10 Travel Tips for the Study Abroad Student
Try adding these tips to your POA (Plan of Action)
During my fall semester abroad, I traveled to six countries, navigated around 13 different airports, gone through take offs and landings on 13 flights, and taken countless buses, trains, metros, and taxis. And most of it wasn’t even in English. In that time, you could say I’ve learned a thing or two about traveling. So here it is, my list of what I’ve learned, as told by Shannon. Not an expert, but maybe an expert traveler; you be the judge.
1. On Time? What a concept.
“On time” in Europe isn’t a thing. Every flight I’ve been on here has not left on time. Whether it’s over 24 hours behind schedule or just 30 minutes, I guess the Europeans are a little more lenient about timing. However, time is usually made up in the air so I’ve always landed on time or early. Multiple buses I’ve taken to or from the airport have also been late. I’ve learned to plan for this and add about 30 minutes onto the departure time and give yourself about an hour between getting off a plane and trying to catch a scheduled bus. It’s not worth the aggravation of trying to rush through customs to try and catch your bus to the London city center.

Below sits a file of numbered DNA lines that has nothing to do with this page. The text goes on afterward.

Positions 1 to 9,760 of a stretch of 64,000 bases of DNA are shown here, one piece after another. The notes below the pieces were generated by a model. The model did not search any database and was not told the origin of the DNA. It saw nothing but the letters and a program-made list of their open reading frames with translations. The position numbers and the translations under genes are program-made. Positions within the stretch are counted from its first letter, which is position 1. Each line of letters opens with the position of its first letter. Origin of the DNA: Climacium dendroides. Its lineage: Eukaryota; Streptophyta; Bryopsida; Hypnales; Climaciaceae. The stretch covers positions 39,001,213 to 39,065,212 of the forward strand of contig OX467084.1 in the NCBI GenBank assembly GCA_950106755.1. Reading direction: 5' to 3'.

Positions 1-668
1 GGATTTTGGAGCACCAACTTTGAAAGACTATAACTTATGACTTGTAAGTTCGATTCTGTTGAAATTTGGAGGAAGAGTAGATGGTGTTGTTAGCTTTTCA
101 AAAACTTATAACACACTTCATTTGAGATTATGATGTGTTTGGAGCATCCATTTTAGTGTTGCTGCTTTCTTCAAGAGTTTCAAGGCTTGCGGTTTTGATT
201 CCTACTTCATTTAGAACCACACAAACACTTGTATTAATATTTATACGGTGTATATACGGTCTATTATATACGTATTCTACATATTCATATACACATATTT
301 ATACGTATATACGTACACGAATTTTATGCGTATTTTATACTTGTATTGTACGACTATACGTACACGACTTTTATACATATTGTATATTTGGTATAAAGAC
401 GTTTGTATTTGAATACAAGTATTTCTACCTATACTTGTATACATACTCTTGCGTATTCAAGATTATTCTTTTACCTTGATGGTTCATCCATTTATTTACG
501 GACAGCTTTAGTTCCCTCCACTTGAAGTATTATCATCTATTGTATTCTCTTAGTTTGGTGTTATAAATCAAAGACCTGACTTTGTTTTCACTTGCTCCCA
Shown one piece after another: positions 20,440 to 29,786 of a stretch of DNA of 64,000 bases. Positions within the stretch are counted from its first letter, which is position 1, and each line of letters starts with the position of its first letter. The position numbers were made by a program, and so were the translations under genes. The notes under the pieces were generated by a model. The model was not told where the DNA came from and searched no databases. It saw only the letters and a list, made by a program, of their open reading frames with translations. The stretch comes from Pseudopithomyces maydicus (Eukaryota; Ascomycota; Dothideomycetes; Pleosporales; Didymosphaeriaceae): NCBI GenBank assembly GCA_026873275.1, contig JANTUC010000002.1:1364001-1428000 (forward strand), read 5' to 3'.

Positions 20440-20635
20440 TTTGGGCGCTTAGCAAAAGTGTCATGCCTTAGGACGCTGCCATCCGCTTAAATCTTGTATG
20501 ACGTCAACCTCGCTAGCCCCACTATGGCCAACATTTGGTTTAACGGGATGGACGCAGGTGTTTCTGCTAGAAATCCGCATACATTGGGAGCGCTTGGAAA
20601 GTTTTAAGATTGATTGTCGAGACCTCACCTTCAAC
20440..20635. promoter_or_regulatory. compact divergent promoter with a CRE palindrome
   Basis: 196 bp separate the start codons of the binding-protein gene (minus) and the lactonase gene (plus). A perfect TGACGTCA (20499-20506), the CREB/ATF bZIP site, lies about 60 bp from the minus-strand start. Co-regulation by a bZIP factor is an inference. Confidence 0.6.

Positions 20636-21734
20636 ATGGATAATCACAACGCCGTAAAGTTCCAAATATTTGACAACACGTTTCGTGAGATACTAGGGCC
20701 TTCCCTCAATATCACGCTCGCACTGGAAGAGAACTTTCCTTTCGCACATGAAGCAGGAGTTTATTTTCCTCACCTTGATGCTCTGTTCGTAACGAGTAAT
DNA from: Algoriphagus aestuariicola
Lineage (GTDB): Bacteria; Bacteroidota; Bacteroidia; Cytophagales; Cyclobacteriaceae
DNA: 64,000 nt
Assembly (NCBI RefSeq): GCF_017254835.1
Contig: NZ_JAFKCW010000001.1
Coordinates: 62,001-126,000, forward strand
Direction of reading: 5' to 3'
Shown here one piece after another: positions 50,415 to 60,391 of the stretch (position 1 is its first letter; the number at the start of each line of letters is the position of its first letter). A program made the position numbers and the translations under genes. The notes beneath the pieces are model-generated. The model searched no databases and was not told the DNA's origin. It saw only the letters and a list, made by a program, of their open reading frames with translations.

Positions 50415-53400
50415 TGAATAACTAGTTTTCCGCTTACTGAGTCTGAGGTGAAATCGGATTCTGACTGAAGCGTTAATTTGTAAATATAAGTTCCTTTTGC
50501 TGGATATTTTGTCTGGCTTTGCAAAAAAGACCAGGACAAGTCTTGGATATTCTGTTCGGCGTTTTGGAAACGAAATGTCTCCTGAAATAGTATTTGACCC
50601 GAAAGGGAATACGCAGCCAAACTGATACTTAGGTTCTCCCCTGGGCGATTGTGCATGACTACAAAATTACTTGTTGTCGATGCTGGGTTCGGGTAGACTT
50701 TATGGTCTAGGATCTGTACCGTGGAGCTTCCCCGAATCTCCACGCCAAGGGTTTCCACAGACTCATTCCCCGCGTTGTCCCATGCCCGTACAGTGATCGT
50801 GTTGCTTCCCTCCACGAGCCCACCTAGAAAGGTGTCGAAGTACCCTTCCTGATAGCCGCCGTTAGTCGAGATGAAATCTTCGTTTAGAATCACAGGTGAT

2. “I’m flying to Rome this weekend and Ireland next weekend.”
This is going to sound bratty and spoiled but I’ve learned flying really isn’t a big deal. At this point, I feel like I can navigate an airport with my eyes closed I’ve done it so many times. Also, there is no need to get to the airport two full hours before takeoff. In Europe the gate numbers aren’t even posted until 30 minutes before boarding. I can’t count all the combined hours we must’ve spent just sitting at Starbucks waiting to find out our gate number. Also, boarding the plane is a free for all. There’s no calling by row, everyone gets on at once and yes, trying to find overhead storage for your carryon is a mess (that’s why you always make sure it fits under the seat).
3. Look for the reflective clothing.